Lee Rannals for redOrbit.com — Your Universe Online
“Terradynamics” could be the next big thing in robotics, helping robots move on granular and other complex surfaces like beaches.
Studying the field of terradynamics involves researching and understanding how small-legged robots move on and interact with complex materials like sandy beaches. The team who coined the name terradynamics wrote about their achievements in the field in the journal Science.
“We now have the tools to understand the movement of legged vehicles over loose sand in the same way that scientists and engineers have had tools to understand aerodynamics and hydrodynamics,” said Daniel Goldman, a professor in the School of Physics at the Georgia Institute of Technology. “We are at the beginning of tools that will allow us to do the design and simulation of legged robots to not only predict their performance, but also to optimize designs and allow us to create new concepts.”
[ Watch the Video: Terradynamics Helps Robots Move Through Sand ]
Designers could use terradynamics to better develop robots like those designed to go on search-and-rescue missions. Currently, robots in this field rely on wheels for locomotion, but Goldman says new techniques need to be developed using terradynamics.
The researchers examined the motion of a small-legged robot as it moved on granular surfaces. They created a variety of shapes for legs using a 3D printer and studied how different configurations affected the robot’s speed along a track bed. They also measured granular force in experiments to predict forces on the legs.
Goldman said the key finding in their examinations was that the forces applied to independent elements of the robot legs could be summed together to provide a reasonably accurate measurement of the net force on a robot moving through granular media. This technique worked well for legs moving in diverse kinds of granular surfaces.
“We discovered that the force laws affecting this motion are generic in a diversity of granular media, including poppy seeds, glass beads and natural sand,” said Li, who is now a Miller postdoctoral fellow at the University of California at Berkeley. “Based on this generalization, we developed a practical procedure for non-specialists to easily apply terradynamics in their own studies using just a single force measurement made with simple equipment they can buy off the shelf, such as a penetrometer.”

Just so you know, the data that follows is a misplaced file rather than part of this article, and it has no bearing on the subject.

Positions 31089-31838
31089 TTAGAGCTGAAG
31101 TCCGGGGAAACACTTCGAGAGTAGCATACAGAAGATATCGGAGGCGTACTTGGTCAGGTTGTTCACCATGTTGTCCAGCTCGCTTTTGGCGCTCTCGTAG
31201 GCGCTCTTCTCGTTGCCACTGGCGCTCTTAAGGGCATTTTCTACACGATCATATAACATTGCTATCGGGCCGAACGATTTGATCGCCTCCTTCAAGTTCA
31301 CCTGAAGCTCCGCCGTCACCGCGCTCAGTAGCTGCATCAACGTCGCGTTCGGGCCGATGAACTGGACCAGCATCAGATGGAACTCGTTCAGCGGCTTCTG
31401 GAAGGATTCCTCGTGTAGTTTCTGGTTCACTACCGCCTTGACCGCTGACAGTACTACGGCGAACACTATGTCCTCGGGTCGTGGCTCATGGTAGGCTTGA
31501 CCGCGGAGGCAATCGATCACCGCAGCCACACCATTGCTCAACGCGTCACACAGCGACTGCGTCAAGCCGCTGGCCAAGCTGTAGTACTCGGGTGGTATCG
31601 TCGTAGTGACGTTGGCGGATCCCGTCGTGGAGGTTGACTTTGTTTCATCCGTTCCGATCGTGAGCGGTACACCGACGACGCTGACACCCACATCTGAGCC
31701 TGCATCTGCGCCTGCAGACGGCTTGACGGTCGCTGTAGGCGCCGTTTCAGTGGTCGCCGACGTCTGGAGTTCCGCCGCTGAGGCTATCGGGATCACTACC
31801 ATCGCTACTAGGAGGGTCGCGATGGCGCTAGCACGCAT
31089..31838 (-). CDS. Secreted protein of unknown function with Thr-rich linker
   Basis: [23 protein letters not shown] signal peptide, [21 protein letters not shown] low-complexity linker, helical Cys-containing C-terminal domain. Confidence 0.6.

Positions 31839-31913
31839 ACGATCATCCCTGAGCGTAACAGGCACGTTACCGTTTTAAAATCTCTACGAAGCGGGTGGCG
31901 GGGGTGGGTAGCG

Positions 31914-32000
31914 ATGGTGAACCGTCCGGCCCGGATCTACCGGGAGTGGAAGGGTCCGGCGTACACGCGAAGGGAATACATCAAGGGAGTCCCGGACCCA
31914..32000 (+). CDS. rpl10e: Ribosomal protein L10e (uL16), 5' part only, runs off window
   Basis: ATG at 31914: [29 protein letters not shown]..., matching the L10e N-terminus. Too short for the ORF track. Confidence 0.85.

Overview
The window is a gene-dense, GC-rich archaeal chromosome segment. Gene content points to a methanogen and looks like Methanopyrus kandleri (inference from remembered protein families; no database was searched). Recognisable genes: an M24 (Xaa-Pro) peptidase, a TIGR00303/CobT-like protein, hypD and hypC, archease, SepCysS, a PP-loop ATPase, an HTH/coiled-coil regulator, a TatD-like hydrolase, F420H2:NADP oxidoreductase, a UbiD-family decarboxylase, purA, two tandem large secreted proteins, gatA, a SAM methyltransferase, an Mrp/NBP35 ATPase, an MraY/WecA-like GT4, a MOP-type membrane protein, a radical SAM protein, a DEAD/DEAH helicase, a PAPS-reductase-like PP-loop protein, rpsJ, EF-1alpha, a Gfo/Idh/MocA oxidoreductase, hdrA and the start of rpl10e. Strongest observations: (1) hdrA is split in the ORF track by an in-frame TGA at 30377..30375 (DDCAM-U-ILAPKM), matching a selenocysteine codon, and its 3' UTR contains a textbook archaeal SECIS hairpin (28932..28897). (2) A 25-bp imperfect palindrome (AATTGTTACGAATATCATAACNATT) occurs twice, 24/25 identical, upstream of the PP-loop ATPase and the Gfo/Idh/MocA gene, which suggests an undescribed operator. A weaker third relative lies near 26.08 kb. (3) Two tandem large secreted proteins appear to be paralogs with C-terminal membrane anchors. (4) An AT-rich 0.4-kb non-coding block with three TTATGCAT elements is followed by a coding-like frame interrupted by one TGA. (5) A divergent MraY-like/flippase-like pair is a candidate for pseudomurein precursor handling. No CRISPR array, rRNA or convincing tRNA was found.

The researchers also learned convex legs made in the shape of the letter “C” worked better than other variations.
“As long as the legs are convex, the robot generates large lift and small body drag, and thus can run fast,” Goldman said. “When the limb shape was changed to flat or concave, the performance dropped. This information is important for optimizing the energy efficiency of legged robots.”
Terradynamics worked well for more complicated granular materials, but future studies might need to look into the degree to which particles resemble a sphere. After more research, their technique could eventually provide designers with a better understanding of motion through media that flows around legs of terrestrial animals and robots.
“Using terradynamics, our simulation is not only as accurate as the established discrete element method (DEM) simulation, but also much more computationally efficient,” said Tingnan Zhang, who is a graduate student in Goldman’s laboratory. “For example, to simulate one second of robot locomotion on a granular bed of five million poppy seeds takes the DEM simulation a month using computers in our lab. Using terradynamics, the simulation takes only 10 seconds.”
Goldman said terradynamics opens up a new era, providing tools that help understand why lizards have feet and bodies of certain shapes.
“We think that the kind of approach we are taking allows us to ask questions about the physics of granular materials that no one has asked before,” Goldman added. “This may reveal new features of granular materials to help us create more comprehensive models and theories of motion. We are now beginning to get the rules of how vehicles move through these materials.”
In 2009, another group of researchers looked into finding out why robots get stuck in the sand. The team wrote in the journal Proceedings of the National Academy of Sciences about how they discovered that when a robot rotates its legs too fast or the sand is packed loosely enough, it transitions from rapid walking motion to a slower swimming motion.
Not only do these research projects pave the path for future “Baywatch” robots, but they also could help in further advancing our exploration of other planets.